The Big Chill: When Cryonics Divides a Marriage
Did you hear the one about the cryonics enthusiast who married the hospice worker? It sounds like the setup for a dark joke, but that's exactly what Robin Hanson and Peggy Jackson did 28 years ago. Robin, a professor of economics at George Mason University, is preparing to have his brain frozen in anticipation of eternal life in the great "futurocracy" yet to come. This is more than a little frustrating for Peggy, who spends her days coaxing patients to accept the inevitability of death.
The author of the article, Kerry Howley, reports that this relationship dynamic is so common that the cryonics subculture has even got a name for it, the "hostile wife phenomenon."
It's a bittersweet story. Robin and Peggy seem very much in love. Yet Robin is spending huge sums of money to prepare for an eternal life without her:
“Cryonics,” Robin says, “has the problem of looking like you’re buying a one-way ticket to a foreign land.” To spend a family fortune in the quest to defeat cancer is not taken, in the American context, to be an act of selfishness. But to plan to be rocketed into the future — a future your family either has no interest in seeing, or believes we’ll never see anyway — is to begin to plot a life in which your current relationships have little meaning. Those who seek immortality are plotting an act of leaving, an act, as Robin puts it, “of betrayal and abandonment.” [NYT]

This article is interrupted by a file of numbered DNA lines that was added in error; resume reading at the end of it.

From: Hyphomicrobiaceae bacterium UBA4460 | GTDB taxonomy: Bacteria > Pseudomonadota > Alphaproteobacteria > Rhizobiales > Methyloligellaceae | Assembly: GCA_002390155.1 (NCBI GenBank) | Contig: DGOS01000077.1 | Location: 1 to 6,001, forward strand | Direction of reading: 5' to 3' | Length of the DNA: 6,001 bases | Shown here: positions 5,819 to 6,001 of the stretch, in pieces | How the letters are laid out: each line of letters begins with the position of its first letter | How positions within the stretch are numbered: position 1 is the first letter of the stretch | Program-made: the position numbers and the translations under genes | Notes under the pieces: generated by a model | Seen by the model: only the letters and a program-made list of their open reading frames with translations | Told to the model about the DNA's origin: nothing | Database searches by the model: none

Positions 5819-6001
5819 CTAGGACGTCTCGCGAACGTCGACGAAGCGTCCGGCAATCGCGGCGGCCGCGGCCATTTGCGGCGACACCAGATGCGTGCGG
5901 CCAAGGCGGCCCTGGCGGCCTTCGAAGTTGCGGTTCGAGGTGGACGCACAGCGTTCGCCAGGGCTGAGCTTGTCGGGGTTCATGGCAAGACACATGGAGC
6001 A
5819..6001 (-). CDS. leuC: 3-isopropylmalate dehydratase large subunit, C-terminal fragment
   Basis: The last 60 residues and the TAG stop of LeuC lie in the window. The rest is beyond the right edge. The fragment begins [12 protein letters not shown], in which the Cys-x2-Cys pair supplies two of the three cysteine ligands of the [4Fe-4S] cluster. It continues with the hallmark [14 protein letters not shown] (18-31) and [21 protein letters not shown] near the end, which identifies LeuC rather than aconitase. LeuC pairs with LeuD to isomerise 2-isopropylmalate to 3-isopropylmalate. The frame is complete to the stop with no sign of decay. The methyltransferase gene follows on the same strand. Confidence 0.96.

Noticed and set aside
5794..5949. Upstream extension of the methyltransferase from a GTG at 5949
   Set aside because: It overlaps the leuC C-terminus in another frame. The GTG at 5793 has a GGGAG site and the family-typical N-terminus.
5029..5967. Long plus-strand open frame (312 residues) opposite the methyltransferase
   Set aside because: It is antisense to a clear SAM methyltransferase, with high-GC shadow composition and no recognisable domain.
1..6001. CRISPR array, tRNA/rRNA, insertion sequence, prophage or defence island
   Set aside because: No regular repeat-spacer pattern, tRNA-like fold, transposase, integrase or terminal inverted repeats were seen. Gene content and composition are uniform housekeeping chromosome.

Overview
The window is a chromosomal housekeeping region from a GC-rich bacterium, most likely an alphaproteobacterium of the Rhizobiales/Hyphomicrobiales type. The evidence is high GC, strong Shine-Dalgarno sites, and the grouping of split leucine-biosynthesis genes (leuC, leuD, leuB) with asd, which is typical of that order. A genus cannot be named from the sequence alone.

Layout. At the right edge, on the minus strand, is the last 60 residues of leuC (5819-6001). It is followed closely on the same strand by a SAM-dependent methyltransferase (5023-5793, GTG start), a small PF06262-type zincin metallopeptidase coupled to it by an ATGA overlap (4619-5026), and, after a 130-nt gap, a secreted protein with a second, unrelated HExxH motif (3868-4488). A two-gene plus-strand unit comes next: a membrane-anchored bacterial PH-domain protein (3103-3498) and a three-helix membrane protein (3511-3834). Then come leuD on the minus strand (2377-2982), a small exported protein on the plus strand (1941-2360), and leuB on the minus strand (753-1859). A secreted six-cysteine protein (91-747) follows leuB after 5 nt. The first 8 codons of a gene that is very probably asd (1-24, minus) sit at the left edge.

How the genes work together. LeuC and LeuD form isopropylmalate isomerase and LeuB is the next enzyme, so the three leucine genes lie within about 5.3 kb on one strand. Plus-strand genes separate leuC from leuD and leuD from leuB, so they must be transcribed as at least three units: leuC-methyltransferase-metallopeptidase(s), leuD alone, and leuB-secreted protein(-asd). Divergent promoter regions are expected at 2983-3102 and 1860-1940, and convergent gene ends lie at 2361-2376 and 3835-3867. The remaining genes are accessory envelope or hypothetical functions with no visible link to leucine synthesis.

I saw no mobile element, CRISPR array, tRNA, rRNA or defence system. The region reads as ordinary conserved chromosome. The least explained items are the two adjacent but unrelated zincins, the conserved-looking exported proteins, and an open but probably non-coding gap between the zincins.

Peggy insists on separate bank accounts so that she doesn't have to see Robin's yearly dues to the cryonics facility.
Maybe it wouldn't be so bad if cryonics were like organ donation, where you could check a box and forget about it. Unfortunately for cryonic refusniks like Peggy, the movement seems to consume a lot of the enthusiast's time and resources in the here and now.
Cryonics buffs may be asking a lot of their spouses, as well. It's a big commitment for the surviving spouse to shepherd the deceased through the freezing process. Suffice it to say that it's much, much more involved than calling the funeral home and picking out a casket. Peggy has sensibly washed her hands of the whole matter, thereby further decreasing the likelihood that Robin will live forever. I couldn't bear to say "no" if my partner asked me, but I'd also really, really resent it. Who wants to deal with the brain-removal technician when you're mourning the love of your life?
The cryo crowd insists that they're making the only rational choice, considering that the options are "certain death" or the remote possibility of eternal life. That all depends on how much it costs right now and how likely the payoff is. Even cryonics buffs will admit that the likelihood of the payoff is very small, but they insist that the price is low enough to justify the wager. "The hostile wife phenomenon" suggests that the price could be a lot higher than most cryonics enthusiasts account for in their calculations.